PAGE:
Recovery is ambiguous. I think he made his feelings clear. If your thinking is correct, the desire to remain alive will push him out of the coma and let him eat. Its not like the ventilator that actually kept him alive. The only thing holdinfu him back now is his own desire. Once his body registers the need for nutrition he will have the option to gather his strength and sit up. His starting off into space is no doubt his reflecting on the path he wants to take.
Just a note to say my sister was still at the hospital yesterday and when she walked into my brothers room, found him sitting up and looking around. When he saw her broke out into a big smile! She had to step out soon after as he was going to get a sponge bath and told him she would be back in a bit and he nodded yes to her! Makes my heart soar! We have decided that his foot will be left alone for the time being and the hospital will be moving the feeding tube to his stomach. Then he will be moved to a skilled nursing facility. He is on medicare and I had hoped he could be transported to a facility here but I've been told as long as there are facilities in Austin, it won't be covered with medicare. Out of pocket would be thousands I am told. Does anybody know of an agency that would fund this kind of move?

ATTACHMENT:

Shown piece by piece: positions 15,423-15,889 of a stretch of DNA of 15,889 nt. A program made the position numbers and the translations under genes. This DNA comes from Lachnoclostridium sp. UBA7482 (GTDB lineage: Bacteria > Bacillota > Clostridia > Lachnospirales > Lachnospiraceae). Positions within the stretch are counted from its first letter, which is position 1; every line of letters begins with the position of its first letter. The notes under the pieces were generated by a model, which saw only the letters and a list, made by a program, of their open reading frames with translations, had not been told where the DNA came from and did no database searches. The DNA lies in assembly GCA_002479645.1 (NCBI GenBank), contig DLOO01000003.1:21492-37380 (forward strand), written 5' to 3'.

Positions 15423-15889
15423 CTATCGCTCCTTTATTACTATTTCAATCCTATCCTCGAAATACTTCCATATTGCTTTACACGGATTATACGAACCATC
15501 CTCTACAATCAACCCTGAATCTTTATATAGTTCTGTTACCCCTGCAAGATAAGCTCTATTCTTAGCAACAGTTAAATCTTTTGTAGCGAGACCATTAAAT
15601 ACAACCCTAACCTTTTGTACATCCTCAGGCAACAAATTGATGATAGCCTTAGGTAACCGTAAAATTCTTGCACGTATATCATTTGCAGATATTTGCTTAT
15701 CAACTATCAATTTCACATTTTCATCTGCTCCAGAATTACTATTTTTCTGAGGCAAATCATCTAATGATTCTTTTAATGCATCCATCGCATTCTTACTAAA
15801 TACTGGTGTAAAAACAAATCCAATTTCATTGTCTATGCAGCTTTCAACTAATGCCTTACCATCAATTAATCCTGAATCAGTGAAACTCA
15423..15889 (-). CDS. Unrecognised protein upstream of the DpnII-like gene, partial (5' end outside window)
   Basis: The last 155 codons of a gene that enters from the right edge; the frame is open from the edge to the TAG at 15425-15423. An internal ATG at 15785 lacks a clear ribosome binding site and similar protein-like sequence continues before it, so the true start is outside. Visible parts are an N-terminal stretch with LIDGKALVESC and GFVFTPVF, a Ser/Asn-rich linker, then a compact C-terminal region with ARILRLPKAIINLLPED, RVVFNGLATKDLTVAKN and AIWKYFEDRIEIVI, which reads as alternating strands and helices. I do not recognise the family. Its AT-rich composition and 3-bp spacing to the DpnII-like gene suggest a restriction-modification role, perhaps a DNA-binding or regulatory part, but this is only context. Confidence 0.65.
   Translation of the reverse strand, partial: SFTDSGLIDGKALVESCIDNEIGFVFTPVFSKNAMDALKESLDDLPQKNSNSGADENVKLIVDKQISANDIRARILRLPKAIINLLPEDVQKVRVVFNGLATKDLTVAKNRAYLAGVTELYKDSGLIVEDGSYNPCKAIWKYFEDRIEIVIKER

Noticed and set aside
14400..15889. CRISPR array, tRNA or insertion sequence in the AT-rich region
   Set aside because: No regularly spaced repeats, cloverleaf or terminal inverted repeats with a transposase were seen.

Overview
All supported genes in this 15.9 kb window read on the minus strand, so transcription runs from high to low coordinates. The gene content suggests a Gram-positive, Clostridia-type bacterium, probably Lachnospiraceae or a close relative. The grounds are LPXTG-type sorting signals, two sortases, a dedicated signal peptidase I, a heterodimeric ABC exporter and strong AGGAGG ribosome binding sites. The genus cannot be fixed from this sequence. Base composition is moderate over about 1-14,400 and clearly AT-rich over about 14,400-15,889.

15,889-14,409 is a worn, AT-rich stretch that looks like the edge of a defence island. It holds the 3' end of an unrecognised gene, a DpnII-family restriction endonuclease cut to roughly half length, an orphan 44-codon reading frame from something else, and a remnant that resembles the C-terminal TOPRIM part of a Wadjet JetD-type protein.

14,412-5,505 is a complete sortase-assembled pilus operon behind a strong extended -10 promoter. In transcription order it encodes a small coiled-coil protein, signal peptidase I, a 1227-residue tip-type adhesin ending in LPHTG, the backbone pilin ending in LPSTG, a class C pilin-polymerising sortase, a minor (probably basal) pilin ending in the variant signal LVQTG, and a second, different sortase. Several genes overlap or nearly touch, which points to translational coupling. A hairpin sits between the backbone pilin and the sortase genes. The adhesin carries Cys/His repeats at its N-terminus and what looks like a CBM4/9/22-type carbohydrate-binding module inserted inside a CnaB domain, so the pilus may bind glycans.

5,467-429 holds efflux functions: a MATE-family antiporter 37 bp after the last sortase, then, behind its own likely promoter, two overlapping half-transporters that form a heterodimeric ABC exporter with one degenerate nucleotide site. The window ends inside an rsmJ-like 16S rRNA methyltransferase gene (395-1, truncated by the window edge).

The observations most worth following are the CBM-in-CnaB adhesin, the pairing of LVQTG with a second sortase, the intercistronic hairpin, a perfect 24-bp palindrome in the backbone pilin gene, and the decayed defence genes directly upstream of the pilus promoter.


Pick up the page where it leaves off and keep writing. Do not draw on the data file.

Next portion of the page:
Thrilled at the turn of events. The bodies will to survive is astounding at what it can overcome.
Check with some of the cancer centers in your area. They will be more apt to know what's available in the lines of long term care as well as transfer options.
Good luck to you and yours. Please post what you find out. You could very well be helping someone else who needs the info.